Today a damp walk around and lots of edibles still easily harvested in Amsterdam.
The first is a treepit loaded with Nasturtium and Calendula.
Next, a healthy looking patch of Stinging Nettle, beside the park.
A bonsai style Hogweed (most likely the non-edible type). It looks as though this one was determined to proliferate, despite repeated mowings in Park Frankendael.
Here’s a little Chickweed, growing under the playground railings.
Malva, nestled beside a landscaping rock, alongside Restaurant de Kas.
Ground ivy, beside another such rock.
And lastly, one of the most plentiful wild food trees in town, Copper Beech, definitely not looking tasty at the moment – well past it’s best. I’ll have to wait until spring to harvest the delicate new leaf buds, again. But there are plenty other tasty things available, all through the winter.
Today again, is quite hot so the translucent and spiky Teasel (Dipsacus spp.) foliage does not have pools of water at the leaf bases. Teasel shouldn’t be harvested at all, due to it’s wildlife benefits. But the pools of water which accumulate within them can be useful.
Here is a Burdock (Arctium lappa) plant preparing to flower.
Restaurant De Kas has a lovely herb and vegetable garden wrapped around it, within park Frankendael. Obviously it’s not for public harvesting but the fresh young leaves on the Copper Beech hedge around that garden, may look quite tasty to some.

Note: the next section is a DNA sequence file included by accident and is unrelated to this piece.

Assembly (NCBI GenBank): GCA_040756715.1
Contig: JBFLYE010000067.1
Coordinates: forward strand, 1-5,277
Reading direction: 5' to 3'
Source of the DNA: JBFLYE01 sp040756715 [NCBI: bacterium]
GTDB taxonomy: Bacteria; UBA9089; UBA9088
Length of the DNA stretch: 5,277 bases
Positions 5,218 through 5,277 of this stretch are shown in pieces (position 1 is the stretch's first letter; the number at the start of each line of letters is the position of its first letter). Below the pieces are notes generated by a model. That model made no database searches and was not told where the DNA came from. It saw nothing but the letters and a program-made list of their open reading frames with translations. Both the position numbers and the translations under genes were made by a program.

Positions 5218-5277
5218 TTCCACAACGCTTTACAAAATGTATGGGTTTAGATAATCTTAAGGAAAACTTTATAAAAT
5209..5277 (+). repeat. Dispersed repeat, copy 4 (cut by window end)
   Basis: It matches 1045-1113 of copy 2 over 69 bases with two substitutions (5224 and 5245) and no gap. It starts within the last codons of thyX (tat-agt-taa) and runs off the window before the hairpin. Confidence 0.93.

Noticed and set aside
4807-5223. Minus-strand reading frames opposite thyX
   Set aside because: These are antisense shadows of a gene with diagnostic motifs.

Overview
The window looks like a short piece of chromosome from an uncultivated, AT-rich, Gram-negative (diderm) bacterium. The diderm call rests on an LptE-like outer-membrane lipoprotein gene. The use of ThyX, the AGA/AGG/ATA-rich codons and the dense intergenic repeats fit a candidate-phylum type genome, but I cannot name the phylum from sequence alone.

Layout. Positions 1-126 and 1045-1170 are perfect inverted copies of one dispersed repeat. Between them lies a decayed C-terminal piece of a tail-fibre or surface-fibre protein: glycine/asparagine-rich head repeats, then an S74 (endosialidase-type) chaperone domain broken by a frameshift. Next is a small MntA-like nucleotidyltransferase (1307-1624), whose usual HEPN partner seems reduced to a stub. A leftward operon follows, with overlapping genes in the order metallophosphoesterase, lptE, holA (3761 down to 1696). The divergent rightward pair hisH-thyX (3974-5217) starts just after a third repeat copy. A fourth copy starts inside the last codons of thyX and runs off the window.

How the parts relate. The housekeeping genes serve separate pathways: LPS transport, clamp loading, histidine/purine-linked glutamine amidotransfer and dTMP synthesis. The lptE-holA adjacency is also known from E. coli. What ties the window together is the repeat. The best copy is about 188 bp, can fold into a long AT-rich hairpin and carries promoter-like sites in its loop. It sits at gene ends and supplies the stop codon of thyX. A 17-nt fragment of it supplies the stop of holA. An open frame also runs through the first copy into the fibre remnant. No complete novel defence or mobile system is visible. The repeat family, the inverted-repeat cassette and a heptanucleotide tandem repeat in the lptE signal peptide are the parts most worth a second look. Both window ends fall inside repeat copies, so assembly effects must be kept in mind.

Here’s the Poison Hemlock (Conium maculatum) on the outside edge of the park, which I found some time ago. It now towers above my bike and it’s flowers are almost ready to open. Quite an imposing sight, close up.
Lastly today, two plants which I underuse from wild Amsterdam. If you have access to clean sources of Chickweed or Dandelion, they may be useful to you. There are many look a likes for both plants. Those for Chickweed are generally edible to but those for Dandelion are mostly not and some are poisonous.
Chickweed (Stellaria media) has a line of tiny fine hairs running down the medial line of the stems. Dandelion leaf teeth point downwards, but you need to have your guide book with you for this as any other edible plant, until you are totally secure about it’s identity. Here’s a nice link if you are interested in Chickweed and Dandelion in particular.